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Happiness and Habits: Changing our behavior

Welcome back to the second part of our discussion on happiness! In the last post, I shared some of the work of Dr. Laurie Santos, a professor of psychology at Yale University, who teaches on the science of wellbeing and has developed courses, a podcast, and even an ADA Accelerator Series webinar to share her knowledge. As dentists, we understand the value of evidence based science, so how can we look to the evidence to be happier?

Dr. Barto

There are misconceptions about happiness that are important to understand. Evidence shows that we can control more of our happiness than we think. Happiness is only about 40% heritable, while the other 60% is in our control. In addition, life circumstances (i.e. a tragic accident, winning the lottery, landing your dream job) only affect happiness for a very short period of time. This means that happiness isn’t built into our genes or determined by circumstance, happiness comes through changing our behaviors.

These misconceptions about happiness are important to understand so that we can practice strategies to combat these fallacies. Invest in experiences over stuff. Be intentional about savoring, appreciating and expressing gratitude for experiences. Reset your happiness reference points by avoiding social comparison, interrupting your consumption and increasing variety to break up adaptation.

Many of these concepts of changing behavior are easy to understand but hard to put into practice. If happiness comes from changing behavior, how can we put these concepts into daily practice?

Social Connection & Community

Research shows that happy people spend more time with others and have a richer set of social connections than unhappy people. Studies even show that the simple act of talking to a stranger on the street can boost our mood more than we expect. Connecting with friends, family and even strangers increases happiness for everyone and makes experiences richer. Make more time for making social connections by:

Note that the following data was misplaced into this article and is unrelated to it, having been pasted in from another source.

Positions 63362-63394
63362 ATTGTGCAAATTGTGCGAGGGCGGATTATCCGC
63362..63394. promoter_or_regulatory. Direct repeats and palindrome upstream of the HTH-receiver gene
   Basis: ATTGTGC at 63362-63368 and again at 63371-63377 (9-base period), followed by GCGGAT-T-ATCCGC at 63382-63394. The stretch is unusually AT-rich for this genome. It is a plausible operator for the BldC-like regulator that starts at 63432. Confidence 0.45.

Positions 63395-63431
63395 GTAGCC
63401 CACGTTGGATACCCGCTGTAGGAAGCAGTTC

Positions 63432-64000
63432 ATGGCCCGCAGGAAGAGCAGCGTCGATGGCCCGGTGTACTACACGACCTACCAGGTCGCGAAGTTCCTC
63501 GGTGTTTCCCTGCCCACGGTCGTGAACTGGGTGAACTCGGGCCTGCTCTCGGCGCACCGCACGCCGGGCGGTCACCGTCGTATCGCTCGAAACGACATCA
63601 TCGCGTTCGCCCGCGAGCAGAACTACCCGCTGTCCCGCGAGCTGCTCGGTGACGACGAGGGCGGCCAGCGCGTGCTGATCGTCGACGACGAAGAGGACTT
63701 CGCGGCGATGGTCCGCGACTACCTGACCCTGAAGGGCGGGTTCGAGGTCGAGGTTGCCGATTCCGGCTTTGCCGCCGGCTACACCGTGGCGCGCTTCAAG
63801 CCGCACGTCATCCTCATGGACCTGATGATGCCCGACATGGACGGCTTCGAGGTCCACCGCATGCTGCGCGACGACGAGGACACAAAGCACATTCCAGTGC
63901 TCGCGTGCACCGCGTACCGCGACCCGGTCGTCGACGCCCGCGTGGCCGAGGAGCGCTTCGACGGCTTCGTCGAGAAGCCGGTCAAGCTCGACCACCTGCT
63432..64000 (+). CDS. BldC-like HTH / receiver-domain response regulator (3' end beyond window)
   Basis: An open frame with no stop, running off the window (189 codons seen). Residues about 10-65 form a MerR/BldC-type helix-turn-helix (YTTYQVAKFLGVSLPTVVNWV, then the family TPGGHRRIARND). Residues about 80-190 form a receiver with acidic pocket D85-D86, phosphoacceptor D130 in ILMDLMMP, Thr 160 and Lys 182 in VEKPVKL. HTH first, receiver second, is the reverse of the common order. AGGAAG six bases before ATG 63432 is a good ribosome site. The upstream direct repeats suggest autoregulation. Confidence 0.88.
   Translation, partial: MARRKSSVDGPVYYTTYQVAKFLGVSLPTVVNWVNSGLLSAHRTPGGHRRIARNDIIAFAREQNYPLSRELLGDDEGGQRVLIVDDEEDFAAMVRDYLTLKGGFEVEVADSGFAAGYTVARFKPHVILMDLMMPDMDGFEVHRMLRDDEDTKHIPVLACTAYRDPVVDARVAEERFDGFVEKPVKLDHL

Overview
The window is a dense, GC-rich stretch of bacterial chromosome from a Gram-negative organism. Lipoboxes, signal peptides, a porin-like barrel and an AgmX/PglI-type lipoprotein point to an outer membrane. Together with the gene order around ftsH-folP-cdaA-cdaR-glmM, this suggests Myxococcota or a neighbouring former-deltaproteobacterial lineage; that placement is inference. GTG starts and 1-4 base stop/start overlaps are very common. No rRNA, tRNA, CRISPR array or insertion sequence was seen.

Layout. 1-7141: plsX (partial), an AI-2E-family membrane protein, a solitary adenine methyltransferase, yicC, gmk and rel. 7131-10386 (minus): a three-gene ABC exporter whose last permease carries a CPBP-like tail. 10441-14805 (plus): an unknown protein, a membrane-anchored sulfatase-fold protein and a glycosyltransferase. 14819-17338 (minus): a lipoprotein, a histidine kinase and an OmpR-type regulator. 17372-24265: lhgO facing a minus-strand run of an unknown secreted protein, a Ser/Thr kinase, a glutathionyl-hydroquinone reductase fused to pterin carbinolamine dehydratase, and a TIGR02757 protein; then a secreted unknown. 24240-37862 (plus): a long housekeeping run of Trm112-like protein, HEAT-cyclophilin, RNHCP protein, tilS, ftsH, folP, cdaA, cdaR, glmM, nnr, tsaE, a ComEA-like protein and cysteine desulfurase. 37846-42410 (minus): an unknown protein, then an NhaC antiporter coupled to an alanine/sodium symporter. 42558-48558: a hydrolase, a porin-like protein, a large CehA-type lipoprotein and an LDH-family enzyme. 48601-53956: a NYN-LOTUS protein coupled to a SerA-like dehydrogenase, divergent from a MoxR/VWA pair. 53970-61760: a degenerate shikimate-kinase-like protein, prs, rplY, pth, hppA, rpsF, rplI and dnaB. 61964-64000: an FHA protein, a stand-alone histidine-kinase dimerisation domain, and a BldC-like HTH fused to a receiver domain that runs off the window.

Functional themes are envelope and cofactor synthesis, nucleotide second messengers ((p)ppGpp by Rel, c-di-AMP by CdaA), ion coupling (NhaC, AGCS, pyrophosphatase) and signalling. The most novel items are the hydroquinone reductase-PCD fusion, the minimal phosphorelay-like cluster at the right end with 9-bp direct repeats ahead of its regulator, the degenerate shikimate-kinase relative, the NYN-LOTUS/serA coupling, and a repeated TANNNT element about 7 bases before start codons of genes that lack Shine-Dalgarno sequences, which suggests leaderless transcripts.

• Calling family members and friends.
  • Chatting with a coworker you don’t know very well.
  • Taking time to genuinely connect, without distraction, with your partner or children.

Kindness & Contribution

Helping others makes us happier than we expect. Performing acts of kindness and spending money on others makes everyone happier, no matter the size or amount of the gift. Research shows that happy people are motivated to do kind things for others.

  • Perform acts of kindness beyond what you normally do. These do not have to be over-the-top or time-intensive acts, but they should be something that really helps or impacts another person.
  • For example, help your colleague with something, give a few dollars or some time to a cause you believe in, say something kind to a stranger, write a thank you note, give blood, and so on.

Savor & Appreciate

Savoring is the act of stepping outside of an experience to review and appreciate it. Savoring intensifies and lengthens the positive emotions that come with doing something you love.

  • Savor an experience every day such as a nice shower, a delicious meal, a great walk outside, or any experience that you really enjoy. Enhance the experience by sharing the experience with another person, thinking about how lucky you are to enjoy such an amazing moment, keeping a souvenir or photo of that activity, and making sure you stay in the present moment the entire time.
  • Share you appreciation for others by sending them thoughtful messages. Consider taking 30 minutes to write a letter to someone explaining why you are grateful for them and mailing it. In studies, this activity produce a significant boost in happiness that is sustained for 1-3 months.

Meditation, Mindfulness, and Presence

Being in the present moment is the happiest way to be. Our brains have a Default Mode Network, or a mind wandering state, in which we are in for 46.9% of our waking hours. A wandering mind is an unhappy mind. When we can decrease mind wandering, we reduce errors, increase presence, and boost happiness.

Meditating just five minutes a day is an opportunity to strengthen your ability to stay in the present moment, and reduce mind wandering. Studies show that meditation literally changes the brain and builds grey matter. Meditation is a practice of intentionally turning your attention away from distracting thoughts toward a single point of reference (e.g., the breath, bodily sensations, compassion, a specific thought, etc.). Schedule a quiet time to yourself to meditate every day between 5-20 minutes. This can be first thing in the morning, right before bed, or even in your car during a lunch break. There are free guided meditations online to help you get started. Check out an app like Insight Timer, Calm or Headspace.